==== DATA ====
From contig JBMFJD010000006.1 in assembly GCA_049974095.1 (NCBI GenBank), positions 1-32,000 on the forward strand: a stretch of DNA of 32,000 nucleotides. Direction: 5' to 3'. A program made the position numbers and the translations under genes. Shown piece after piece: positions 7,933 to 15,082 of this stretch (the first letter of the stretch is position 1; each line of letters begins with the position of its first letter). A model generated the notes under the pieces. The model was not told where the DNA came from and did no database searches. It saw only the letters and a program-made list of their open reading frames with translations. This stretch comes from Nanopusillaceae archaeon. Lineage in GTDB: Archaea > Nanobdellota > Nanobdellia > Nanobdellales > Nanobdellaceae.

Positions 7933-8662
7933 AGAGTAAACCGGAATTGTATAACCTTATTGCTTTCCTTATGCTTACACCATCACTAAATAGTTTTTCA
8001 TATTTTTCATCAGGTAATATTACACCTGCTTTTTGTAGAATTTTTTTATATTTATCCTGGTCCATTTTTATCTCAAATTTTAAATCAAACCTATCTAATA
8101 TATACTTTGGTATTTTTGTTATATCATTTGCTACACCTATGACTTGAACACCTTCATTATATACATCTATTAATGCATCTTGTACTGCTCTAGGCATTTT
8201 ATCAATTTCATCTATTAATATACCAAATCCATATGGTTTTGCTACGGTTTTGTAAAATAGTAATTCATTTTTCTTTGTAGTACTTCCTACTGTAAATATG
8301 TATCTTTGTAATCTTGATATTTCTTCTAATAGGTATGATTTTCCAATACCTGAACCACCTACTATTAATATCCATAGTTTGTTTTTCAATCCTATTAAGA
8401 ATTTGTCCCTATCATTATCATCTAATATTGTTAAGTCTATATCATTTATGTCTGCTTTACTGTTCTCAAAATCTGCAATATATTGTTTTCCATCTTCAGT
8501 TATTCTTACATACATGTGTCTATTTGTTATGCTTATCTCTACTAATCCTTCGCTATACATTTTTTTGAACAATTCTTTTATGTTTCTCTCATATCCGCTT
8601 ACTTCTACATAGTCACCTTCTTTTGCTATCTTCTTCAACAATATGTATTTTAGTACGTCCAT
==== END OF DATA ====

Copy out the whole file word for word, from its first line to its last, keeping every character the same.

From contig JBMFJD010000006.1 in assembly GCA_049974095.1 (NCBI GenBank), positions 1-32,000 on the forward strand: a stretch of DNA of 32,000 nucleotides. Direction: 5' to 3'. A program made the position numbers and the translations under genes. Shown piece after piece: positions 7,933 to 15,082 of this stretch (the first letter of the stretch is position 1; each line of letters begins with the position of its first letter). A model generated the notes under the pieces. The model was not told where the DNA came from and did no database searches. It saw only the letters and a program-made list of their open reading frames with translations. This stretch comes from Nanopusillaceae archaeon. Lineage in GTDB: Archaea > Nanobdellota > Nanobdellia > Nanobdellales > Nanobdellaceae.

Positions 7933-8662
7933 AGAGTAAACCGGAATTGTATAACCTTATTGCTTTCCTTATGCTTACACCATCACTAAATAGTTTTTCA
8001 TATTTTTCATCAGGTAATATTACACCTGCTTTTTGTAGAATTTTTTTATATTTATCCTGGTCCATTTTTATCTCAAATTTTAAATCAAACCTATCTAATA
8101 TATACTTTGGTATTTTTGTTATATCATTTGCTACACCTATGACTTGAACACCTTCATTATATACATCTATTAATGCATCTTGTACTGCTCTAGGCATTTT
8201 ATCAATTTCATCTATTAATATACCAAATCCATATGGTTTTGCTACGGTTTTGTAAAATAGTAATTCATTTTTCTTTGTAGTACTTCCTACTGTAAATATG
8301 TATCTTTGTAATCTTGATATTTCTTCTAATAGGTATGATTTTCCAATACCTGAACCACCTACTATTAATATCCATAGTTTGTTTTTCAATCCTATTAAGA
8401 ATTTGTCCCTATCATTATCATCTAATATTGTTAAGTCTATATCATTTATGTCTGCTTTACTGTTCTCAAAATCTGCAATATATTGTTTTCCATCTTCAGT
8501 TATTCTTACATACATGTGTCTATTTGTTATGCTTATCTCTACTAATCCTTCGCTATACATTTTTTTGAACAATTCTTTTATGTTTCTCTCATATCCGCTT
8601 ACTTCTACATAGTCACCTTCTTTTGCTATCTTCTTCAACAATATGTATTTTAGTACGTCCAT